Monday, October 27, 2014

Adolphe's on Vacation

New York City District Attorney Thatcher Colt (Adolphe Menjou) is tired.  He needs a vacation badly, and the only way to get one is to go away and not tell anyone his destination.  So, he throws a dart at a map of NY State, and settles on a small upstate town.  He arrives to find the circus is in town, and with it the mystery of murder attempts on the life of star aerialist Josie La Tour (Greta Nissen).  Thus, The Circus Queen Murder (1933) brings Thatcher and his secretary Miss Kelly (Ruthelma Stevens) very far from a restful countryside.

The Night Club Lady was made the previous year, and was intended to be the first in a series of three movies about DA Thatcher Colt.  However, Circus Queen Murder was the only other one that was made.  It's not really clear why, though perhaps the enforcement of the Production Code played a part in it.  Eventually, Thatcher Colt returned in 1942's The Panther's Claw (starring Sidney Blackmer).  This TCM Article goes into greater detail about the films.
None of us was familiar with Ruthelma Stevens (pictured above), who played Miss Kelly, Colt's secretary, confidant, and more-or-less love interest (he can't go on vacation without her...)  She's excellent in the film; in fact, she is the most appealing part OF the film.  She is a strong actress, with an interesting voice and appealing, intelligent face.  She appeared mostly in B films and in small parts in major films (like The Fountainhead and The Scarlet Empress), as well as on Broadway.  She died at age 84 in NYC.  Though Ms. Stevens is the person you most remember, it is not her that is pictured on the poster - that honor goes to Greta Nissen.   The poster makes it appear that Thatcher Colt is involved with Ms. Nissen, which he most definitely is not.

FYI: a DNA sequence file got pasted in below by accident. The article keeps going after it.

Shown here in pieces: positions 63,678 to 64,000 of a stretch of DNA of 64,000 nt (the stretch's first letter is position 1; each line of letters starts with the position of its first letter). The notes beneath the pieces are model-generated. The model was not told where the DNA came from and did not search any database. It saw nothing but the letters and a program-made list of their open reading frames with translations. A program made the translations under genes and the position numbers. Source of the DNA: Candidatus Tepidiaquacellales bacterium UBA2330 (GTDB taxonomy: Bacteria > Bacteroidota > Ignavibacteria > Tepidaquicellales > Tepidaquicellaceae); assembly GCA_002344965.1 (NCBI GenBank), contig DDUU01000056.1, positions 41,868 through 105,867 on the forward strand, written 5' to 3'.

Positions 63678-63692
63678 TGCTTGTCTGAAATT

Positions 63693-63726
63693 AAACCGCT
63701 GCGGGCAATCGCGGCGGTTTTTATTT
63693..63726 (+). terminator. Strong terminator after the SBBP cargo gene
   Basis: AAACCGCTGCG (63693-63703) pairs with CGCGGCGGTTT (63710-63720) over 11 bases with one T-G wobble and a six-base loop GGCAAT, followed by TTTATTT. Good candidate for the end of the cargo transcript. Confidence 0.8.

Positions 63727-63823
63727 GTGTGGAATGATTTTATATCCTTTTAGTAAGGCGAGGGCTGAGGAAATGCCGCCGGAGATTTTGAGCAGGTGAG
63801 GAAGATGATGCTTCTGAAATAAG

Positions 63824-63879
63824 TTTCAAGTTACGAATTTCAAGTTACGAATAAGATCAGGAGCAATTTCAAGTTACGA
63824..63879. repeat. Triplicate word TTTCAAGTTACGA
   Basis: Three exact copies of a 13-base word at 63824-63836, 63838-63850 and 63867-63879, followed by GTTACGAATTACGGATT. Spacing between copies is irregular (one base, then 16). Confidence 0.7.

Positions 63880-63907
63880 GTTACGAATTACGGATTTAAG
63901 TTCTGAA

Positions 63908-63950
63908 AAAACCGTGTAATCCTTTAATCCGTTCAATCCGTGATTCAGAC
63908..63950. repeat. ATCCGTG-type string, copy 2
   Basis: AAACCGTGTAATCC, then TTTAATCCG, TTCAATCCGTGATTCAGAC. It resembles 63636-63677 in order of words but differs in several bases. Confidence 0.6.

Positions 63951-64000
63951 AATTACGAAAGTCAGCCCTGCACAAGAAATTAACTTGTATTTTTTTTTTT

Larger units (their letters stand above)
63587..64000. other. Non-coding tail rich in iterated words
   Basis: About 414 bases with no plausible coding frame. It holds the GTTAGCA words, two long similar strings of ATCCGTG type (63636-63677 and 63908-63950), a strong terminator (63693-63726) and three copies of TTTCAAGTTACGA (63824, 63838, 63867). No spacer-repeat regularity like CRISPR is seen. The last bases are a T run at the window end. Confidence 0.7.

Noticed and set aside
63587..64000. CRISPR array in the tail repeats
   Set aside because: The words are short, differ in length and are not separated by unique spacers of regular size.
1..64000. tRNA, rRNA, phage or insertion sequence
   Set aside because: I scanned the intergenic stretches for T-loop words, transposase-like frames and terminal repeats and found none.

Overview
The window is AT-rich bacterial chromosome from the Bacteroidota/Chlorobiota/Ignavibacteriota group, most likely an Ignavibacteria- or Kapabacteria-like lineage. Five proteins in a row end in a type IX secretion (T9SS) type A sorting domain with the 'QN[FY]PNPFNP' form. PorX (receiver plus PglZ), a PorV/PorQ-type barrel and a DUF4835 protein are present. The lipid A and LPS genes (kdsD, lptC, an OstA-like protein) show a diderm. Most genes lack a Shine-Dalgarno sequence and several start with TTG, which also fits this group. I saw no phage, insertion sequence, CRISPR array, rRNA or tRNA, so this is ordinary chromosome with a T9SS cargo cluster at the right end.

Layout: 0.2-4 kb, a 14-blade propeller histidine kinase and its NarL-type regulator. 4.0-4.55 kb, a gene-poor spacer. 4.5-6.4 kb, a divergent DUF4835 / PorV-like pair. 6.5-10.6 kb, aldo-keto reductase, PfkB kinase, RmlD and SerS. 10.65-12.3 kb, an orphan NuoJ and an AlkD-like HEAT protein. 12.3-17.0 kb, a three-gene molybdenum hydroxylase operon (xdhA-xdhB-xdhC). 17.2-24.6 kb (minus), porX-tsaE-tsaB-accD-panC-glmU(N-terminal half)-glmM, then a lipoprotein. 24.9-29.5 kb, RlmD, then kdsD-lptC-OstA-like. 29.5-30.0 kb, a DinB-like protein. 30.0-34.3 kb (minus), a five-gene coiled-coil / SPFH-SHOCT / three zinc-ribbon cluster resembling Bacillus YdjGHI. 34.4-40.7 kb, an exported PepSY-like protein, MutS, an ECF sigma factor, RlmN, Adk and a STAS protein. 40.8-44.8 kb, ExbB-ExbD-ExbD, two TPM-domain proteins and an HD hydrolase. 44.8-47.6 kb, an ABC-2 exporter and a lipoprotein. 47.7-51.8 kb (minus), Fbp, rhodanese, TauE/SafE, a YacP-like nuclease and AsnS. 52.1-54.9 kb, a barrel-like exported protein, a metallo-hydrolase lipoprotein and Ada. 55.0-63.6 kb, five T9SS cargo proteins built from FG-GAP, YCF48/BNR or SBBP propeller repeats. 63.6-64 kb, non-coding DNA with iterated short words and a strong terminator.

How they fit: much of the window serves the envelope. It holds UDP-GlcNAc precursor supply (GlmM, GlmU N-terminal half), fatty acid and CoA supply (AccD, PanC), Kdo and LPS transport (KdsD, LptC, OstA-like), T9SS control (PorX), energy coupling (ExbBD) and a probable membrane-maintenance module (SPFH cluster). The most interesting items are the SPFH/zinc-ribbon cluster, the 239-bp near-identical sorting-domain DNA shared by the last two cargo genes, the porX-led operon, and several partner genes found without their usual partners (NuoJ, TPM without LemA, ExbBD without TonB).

Another notable actor in the film is Donald Cook, who is best known as James Cagney's brother Mike in The Public Enemy. Featured here as Josie's love interest Sebastian, the character comes across as a gentleman, who is gutsy enough to risk his own life to protect his lover.  And though Josie is married, it's really hard to condemn her for loving Sebastian.  Her husband Flandrin (Dwight Frye) is an insane stalker.  (Of course, this IS a precode film...)  We've seen Cook before as one of Barbara Stanwyck's lovers in Baby Face; he's not the strongest actor ever, and while he is good, he is not the character you will best remember from the film.  It's a well known fact, that he was originally cast in the role of Tom Powers, in The Public Enemy, however Cagney so completely blew him off the screen that the parts were reversed.  Though Cook's film career did not go much beyond the 1940s (he made a few film in the 50s),  he had a substantial career on Broadway, appearing in 20 plays, most notably in The Moon is Blue.  He died in 1961, at age 60.

There were several bits in the film that we found quite intriguing.  First was the use of a bulletproof vest!  Though we were unaware of it, bulletproof vests were being developed as early as 1561.  Also, the film establishes quite early that Miss Kelly is quite proficient at reading lips, a talent that will be important to the film action.  Unfortunately, the one bad aspect of the movie was the tendency to telegraph quite early later action: for example, the knife thrower has the vest to protect his target, so we are waiting for it to be used.  So too the film's title also gives away too much information.

The one aspect of in the film that was a bit off-putting were the circus cannibals.  It turns out, they were a much larger feature in the book on which this film is based - in fact, their chief helps Colt investigate the threats against Josie.  We felt they should either have been eliminated or put to better use.   

All in all, though, we enjoyed the film.  And we enjoyed Ms. Stevens enough that we'll be viewing another of her films next time.